by Kristen Murphy
Creating a healing environment in the midst of a continually operating workspace seems like a paradox. Fortunately, proper acoustical design can help foster quiet spaces for patients to rest while also protecting their private information. Following are common guidelines for sound control that acoustical professionals consider in healthcare projects:
- Identify the source. To help reduce noise, you first need to identify what’s causing it. Patients are exposed to a broad variety of noise-producing objects and activities, from medical equipment, to activity inside and outside of their rooms, to helipads and ambulances outside.
Once the most critical sources of disturbing noise have been identified, they can be addressed. Some will likely need professional intervention (e.g., mechanical system noise, improved wall constructions, etc.), but others can be solved creatively. Can alarms be reduced? Can doors be shut? Can squeaky cart wheels be replaced?
- Keep noise contained. While it’s important for a patient to understand their caregivers clearly, their neighbors shouldn’t. The walls of a patient’s room should be the first line of defense in keeping surrounding noise out and private information in.
Acoustical consultants work with the rest of the design team to ensure that loud spaces (such as lobbies or mechanical rooms) are isolated from patients to the extent possible, that the construction separating them is robust, and that leaks are minimized. (Think about all of the services passing through the walls at the patients’ beds!) It’s all in the details.
- Use absorptive materials to stop the spread. Although a sleep-deprived patient might love to sequester all noisy objects with thick walls, the demands of monitoring, ease of mobility, and other factors make that impractical.
Once the layout of the space is determined, acoustical consultants ensure that acoustically absorptive treatments are applied in key places to help keep unwanted sound from travelling. Absorptive materials also reduce overall din and improve the ability to understand speech.
Common products are fabric-wrapped wall panels and acoustical ceiling tiles. There are several cleanable and low-VOC products available to help ensure healthy environments.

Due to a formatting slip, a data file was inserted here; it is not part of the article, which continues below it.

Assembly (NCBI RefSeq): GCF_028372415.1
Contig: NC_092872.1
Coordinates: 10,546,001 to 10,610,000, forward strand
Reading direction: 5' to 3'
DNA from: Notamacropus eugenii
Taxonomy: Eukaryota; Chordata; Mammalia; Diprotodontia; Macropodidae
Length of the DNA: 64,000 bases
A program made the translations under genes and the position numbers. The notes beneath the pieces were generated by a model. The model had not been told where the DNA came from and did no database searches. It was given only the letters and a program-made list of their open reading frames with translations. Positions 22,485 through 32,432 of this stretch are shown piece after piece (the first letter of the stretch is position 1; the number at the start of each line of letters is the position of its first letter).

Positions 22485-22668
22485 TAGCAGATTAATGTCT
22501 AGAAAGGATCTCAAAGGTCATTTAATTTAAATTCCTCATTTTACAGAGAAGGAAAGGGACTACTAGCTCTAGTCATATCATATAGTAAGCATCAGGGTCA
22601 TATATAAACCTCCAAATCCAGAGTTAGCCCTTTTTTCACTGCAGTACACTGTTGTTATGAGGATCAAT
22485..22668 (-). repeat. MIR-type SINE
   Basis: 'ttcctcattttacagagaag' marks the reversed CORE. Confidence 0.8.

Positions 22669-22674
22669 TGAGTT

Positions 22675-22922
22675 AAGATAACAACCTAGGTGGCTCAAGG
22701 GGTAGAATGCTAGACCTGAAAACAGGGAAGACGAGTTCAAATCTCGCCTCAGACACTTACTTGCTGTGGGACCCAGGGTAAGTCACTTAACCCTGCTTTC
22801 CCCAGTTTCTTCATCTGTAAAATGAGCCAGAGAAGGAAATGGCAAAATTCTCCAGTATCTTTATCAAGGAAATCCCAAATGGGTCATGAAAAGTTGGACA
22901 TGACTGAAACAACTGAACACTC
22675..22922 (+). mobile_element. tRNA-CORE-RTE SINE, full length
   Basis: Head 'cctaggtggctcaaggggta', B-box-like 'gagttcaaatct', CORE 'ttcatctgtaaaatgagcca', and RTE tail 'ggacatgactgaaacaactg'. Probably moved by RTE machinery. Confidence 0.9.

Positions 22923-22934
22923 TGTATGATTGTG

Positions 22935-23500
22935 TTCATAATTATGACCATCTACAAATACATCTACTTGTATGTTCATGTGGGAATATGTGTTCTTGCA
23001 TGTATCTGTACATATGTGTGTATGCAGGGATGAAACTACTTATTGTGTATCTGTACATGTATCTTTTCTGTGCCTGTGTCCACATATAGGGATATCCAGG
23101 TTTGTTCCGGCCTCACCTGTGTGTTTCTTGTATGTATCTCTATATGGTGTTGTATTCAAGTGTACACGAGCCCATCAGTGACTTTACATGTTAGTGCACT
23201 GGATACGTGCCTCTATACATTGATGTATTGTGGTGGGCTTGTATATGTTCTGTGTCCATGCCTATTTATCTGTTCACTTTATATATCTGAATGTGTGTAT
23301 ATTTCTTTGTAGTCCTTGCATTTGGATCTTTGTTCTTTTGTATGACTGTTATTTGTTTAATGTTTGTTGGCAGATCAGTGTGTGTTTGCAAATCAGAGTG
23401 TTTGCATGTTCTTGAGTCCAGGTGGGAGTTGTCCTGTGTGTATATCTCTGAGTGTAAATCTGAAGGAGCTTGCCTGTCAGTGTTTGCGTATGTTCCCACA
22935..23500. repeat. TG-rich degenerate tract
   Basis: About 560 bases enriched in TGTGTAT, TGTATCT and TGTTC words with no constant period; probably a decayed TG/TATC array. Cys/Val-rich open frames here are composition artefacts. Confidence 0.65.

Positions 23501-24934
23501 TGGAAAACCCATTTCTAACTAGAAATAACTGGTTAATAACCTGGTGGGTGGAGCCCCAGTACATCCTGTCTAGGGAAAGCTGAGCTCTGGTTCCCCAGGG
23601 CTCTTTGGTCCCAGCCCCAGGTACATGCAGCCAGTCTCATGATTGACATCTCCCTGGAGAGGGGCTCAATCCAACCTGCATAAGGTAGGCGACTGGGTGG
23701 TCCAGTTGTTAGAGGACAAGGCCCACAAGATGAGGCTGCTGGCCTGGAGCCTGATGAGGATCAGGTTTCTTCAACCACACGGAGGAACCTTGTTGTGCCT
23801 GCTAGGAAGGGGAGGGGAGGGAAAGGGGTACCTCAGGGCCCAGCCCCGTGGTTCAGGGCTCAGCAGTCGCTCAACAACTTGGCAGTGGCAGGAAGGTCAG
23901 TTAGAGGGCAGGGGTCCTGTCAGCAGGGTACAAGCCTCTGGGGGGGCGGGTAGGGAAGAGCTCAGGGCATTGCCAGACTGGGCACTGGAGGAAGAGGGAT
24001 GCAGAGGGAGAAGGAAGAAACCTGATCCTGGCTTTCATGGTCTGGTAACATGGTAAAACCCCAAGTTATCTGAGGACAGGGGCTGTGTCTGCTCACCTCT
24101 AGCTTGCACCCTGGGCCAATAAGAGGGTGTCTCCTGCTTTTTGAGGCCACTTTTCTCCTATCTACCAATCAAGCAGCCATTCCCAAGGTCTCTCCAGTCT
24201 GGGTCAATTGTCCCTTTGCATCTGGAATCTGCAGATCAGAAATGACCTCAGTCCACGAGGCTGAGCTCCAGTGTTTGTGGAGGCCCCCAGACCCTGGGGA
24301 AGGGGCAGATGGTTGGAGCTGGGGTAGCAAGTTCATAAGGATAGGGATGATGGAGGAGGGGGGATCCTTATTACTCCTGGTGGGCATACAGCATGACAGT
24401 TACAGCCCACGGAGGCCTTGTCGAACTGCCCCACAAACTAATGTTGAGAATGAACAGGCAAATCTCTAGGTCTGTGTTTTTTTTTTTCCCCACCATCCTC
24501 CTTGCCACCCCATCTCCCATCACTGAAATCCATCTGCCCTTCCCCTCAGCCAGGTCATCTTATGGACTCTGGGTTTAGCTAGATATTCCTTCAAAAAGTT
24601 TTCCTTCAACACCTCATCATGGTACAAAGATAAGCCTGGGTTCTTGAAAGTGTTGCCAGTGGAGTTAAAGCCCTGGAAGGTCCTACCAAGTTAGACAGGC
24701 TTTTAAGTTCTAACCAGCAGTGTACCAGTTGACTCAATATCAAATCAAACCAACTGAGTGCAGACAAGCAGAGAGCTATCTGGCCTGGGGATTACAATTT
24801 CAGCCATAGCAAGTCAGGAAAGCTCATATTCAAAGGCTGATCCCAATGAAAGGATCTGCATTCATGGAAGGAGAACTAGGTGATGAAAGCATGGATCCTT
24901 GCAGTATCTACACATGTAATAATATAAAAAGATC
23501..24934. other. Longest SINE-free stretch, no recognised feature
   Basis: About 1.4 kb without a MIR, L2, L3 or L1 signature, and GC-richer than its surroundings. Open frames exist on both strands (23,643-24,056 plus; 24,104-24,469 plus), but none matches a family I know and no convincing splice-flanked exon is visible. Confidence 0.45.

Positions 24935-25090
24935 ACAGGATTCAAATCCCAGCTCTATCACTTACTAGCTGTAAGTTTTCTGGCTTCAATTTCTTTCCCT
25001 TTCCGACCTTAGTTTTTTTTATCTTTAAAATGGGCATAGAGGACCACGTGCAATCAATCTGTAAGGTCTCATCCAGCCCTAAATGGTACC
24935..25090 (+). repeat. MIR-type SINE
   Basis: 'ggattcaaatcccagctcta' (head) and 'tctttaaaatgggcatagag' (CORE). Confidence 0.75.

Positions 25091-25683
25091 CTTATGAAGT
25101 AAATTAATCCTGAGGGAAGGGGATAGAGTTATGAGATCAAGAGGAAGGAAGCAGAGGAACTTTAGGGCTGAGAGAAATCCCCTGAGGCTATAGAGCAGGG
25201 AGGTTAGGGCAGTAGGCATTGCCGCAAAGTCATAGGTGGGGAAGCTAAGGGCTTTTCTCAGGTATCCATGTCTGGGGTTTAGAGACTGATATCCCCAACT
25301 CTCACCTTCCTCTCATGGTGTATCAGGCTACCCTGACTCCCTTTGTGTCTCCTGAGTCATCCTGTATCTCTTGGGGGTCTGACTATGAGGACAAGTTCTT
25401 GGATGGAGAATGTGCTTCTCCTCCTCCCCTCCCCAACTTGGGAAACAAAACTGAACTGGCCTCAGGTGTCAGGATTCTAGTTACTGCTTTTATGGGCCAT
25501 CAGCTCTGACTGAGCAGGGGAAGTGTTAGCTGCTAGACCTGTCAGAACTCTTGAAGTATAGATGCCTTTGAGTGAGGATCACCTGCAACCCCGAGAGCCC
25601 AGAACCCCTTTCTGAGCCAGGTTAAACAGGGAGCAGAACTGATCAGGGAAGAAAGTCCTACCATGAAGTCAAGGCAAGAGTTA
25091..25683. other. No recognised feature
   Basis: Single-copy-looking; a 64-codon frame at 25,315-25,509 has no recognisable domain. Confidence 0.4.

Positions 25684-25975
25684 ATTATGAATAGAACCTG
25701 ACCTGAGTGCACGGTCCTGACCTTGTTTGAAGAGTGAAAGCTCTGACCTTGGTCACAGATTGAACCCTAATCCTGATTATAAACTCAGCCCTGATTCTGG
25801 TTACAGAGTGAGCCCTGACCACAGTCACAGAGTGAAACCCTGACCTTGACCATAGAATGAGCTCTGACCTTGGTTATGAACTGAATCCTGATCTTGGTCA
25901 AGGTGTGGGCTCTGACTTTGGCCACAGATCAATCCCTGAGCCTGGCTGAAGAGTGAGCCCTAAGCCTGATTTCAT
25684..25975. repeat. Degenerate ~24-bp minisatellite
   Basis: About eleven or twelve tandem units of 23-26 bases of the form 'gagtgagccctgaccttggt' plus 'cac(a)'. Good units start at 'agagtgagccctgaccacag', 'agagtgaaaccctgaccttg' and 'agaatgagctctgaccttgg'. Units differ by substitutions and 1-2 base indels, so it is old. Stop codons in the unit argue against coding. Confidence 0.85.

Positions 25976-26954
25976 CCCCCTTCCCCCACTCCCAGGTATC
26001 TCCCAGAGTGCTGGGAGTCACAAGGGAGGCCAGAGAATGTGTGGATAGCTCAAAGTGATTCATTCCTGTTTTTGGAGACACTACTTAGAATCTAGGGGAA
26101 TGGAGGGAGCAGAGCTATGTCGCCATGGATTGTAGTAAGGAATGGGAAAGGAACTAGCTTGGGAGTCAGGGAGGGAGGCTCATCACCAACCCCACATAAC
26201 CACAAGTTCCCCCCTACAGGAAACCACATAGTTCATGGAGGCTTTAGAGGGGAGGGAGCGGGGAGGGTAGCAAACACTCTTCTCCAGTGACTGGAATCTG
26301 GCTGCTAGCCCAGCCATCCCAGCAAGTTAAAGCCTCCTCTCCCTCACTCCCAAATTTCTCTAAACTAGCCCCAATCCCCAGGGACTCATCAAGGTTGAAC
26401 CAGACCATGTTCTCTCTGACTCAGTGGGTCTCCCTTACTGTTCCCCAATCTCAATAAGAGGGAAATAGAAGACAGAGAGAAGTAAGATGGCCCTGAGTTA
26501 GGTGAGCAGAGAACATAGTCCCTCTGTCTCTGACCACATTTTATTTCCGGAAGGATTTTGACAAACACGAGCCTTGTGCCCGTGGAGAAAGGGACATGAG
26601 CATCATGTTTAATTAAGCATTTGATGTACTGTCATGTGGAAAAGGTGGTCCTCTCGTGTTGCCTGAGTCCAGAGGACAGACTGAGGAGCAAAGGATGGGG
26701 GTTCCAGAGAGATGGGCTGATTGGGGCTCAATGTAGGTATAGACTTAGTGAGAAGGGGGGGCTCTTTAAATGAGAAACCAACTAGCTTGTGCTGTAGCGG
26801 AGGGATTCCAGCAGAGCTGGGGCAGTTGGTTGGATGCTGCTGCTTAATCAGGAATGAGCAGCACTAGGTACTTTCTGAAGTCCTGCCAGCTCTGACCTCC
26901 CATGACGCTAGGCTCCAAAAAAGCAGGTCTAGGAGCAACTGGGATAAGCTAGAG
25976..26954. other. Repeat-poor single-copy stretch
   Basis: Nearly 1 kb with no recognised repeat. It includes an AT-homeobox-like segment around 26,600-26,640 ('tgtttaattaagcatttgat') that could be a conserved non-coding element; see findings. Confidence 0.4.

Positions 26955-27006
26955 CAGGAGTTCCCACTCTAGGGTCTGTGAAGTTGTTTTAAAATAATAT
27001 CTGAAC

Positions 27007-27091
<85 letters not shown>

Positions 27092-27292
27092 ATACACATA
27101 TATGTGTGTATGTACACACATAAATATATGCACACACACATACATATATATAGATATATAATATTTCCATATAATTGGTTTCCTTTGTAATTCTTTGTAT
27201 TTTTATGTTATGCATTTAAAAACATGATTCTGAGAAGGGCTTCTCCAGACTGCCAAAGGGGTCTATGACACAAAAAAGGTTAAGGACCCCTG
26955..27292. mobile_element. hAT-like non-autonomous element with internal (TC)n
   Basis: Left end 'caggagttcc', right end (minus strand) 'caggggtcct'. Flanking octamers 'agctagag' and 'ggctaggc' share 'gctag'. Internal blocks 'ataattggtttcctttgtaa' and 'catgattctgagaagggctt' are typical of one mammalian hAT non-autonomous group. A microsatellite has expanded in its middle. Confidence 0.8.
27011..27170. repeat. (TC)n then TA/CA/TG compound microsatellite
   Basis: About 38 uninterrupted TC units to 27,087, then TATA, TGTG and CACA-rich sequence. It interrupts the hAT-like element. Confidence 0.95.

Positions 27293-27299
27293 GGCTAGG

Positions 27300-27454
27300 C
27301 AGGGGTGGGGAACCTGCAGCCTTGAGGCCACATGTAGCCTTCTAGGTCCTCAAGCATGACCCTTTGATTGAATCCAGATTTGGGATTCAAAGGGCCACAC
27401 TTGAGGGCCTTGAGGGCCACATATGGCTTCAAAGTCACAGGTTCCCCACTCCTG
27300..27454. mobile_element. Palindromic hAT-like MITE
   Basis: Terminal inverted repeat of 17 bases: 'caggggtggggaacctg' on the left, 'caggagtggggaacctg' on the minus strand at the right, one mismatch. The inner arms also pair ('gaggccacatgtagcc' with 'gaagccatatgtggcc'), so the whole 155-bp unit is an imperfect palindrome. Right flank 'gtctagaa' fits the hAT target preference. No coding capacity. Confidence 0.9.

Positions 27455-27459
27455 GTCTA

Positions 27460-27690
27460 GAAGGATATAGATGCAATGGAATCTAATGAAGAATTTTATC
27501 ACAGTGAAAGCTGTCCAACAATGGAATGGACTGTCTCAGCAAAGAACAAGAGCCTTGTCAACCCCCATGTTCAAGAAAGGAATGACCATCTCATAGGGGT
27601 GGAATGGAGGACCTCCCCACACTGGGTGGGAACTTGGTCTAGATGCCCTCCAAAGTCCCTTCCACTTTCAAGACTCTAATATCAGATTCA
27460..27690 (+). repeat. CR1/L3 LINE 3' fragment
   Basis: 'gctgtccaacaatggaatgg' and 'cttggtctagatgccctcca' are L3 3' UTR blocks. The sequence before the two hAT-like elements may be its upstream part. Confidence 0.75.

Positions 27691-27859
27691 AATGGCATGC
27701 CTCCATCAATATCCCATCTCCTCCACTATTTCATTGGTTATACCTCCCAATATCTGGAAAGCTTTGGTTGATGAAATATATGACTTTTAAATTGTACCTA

- Fight sound with sound. Although this may seem counterintuitive, not all sound is noise. Spaces without a comfortable amount of neutral background noise can make inhabitants feel uneasy by sounding “too quiet,” and also make disturbing noises or private information easier to hear.
Pleasant, beneficial background sound can come from a carefully balanced air-handling system or even an electronic sound-masking system that uses groups of small loudspeakers to generate background sound. When considering this type of electronic system, it’s important to install the system in such a way as to cover up noise disturbing to patients while also allowing care staff to respond to emergencies.
These guidelines aren’t just good design practices, they are often necessary to meet privacy regulations such as those required by the Health Insurance Portability and Accountability Act (HIPAA). Further, they are necessary to assure positive outcomes in patient evaluations used to influence the allocation of federal funding for hospitals under the Affordable Care Act.
Projects that consider acoustics early in the design process tend to get the most well-integrated solutions; when it’s left as an afterthought, the acoustical conditions are rarely as successful. Hospitals are complex facilities with many demands, and the process of their development involves a bevy of designers, engineers, consultants, project managers, and construction professionals. It is the role of the acoustical consultant to not only advocate for the acoustical environment most conducive to healing and a safe, comfortable, and healthy workplace, but also to help coordinate and integrate the acoustical design into the broader architectural context.
Kristen Murphy, LEED AP BD+C, is a consultant in architectural acoustics at Acentech in Cambridge, Mass.